Practice: Fashion and Textile Design
Course of Study: Fashion Design
Place of Study: Edinburgh College of Art
Materials: Found materials, thread
“My visual signature as a designer is highly structured, exaggerated silhouettes paired with textural and innovative textiles, which are often hand-crafted or embellished. I work conceptually and use ideals and narratives to drive my design process.
In a similar way to Fine Art, I use clothing as a way of communicating ideas and think that fashion can be used as a tool for highlighting current affairs’ issues or getting people to think about topics that I feel passionately about.
The narrative of my Graduate Collection imagines a group of six goddess-type figures who are here to serve as the antithesis of the elitist, white, supremacist, capitalist patriarchy and strike fear into the hearts of harmful corporations. Existing in a future unhindered by the constraints of advertising and corporate power, they dress to celebrate their bodies in a way that they dictate, highlighting feminine attributes to make themselves strong (why should women broaden their shoulders like men to feel powerful? Why not do the opposite?). They seek to return the world to a more holistic way of living, giving back to the Earth, not just taking, and re-balancing feminine energy with the masculine as well as the relationship humans have with the world.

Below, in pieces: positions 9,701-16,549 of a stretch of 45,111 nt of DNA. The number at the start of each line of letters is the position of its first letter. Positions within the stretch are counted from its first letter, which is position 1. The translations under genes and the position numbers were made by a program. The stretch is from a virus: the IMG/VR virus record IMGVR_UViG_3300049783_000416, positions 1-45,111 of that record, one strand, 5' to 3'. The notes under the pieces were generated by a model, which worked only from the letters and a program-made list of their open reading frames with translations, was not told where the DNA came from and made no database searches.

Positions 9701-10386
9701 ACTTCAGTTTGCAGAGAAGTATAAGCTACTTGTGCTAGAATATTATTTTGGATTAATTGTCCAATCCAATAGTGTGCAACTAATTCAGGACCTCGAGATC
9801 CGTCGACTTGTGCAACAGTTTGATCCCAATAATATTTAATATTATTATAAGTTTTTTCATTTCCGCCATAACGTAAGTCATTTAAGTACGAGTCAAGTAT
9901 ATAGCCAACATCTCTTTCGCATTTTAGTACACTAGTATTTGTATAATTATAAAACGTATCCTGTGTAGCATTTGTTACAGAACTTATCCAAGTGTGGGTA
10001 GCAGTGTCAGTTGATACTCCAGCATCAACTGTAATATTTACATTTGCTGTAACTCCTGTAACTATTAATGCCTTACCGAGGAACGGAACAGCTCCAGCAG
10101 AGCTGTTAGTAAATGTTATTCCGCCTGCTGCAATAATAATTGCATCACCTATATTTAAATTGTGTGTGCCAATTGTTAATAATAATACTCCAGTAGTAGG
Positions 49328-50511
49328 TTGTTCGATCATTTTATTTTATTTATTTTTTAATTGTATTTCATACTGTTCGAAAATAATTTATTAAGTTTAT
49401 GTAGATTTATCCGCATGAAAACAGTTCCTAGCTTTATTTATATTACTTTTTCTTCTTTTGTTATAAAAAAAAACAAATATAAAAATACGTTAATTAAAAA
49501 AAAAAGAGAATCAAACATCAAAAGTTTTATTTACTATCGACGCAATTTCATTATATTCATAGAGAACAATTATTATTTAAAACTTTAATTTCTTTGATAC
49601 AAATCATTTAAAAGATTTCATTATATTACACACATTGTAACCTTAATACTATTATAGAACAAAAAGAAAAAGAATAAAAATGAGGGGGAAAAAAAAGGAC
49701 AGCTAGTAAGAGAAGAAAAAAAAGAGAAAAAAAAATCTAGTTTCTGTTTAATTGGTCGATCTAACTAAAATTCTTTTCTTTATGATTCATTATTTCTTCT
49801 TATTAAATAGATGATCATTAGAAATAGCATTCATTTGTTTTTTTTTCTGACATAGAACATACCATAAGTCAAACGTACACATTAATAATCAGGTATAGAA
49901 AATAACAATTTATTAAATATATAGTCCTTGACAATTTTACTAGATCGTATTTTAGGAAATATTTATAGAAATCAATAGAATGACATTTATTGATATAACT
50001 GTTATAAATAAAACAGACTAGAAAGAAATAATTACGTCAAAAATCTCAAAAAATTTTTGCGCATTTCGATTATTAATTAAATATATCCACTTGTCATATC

My work is made of reclaimed or renewable materials, including British wool sourced directly from the farm and dyed using plants, yurt window off-cuts, and reclaimed Royal Mail post sacks. I like to place an emphasis on craft, with the majority of my textiles being made by hand. A number of the textiles were hand-woven on a Brinkley Loom. I like to explore the historical relationship between women and craft, and the way craft was devalued because of this.
My work is informed by the merging of numerous threads of research, from Art Brut, to Ancient Greek philosophy, to the French Revolution, to Witches and Pagan celebrations, to the dress of contemporary matriarchal societies. My silhouettes are greatly informed by ancient fertility figures – carved figurines that were made to celebrate female regenerative power all across the globe, that accentuate the form of the female body.”
Maddie is currently working as an intern at Vivienne Westwood in London, along with other exciting projects. To keep informed and find out more, follow Maddie @mwilliams_design and on twitter @M__A__D__Z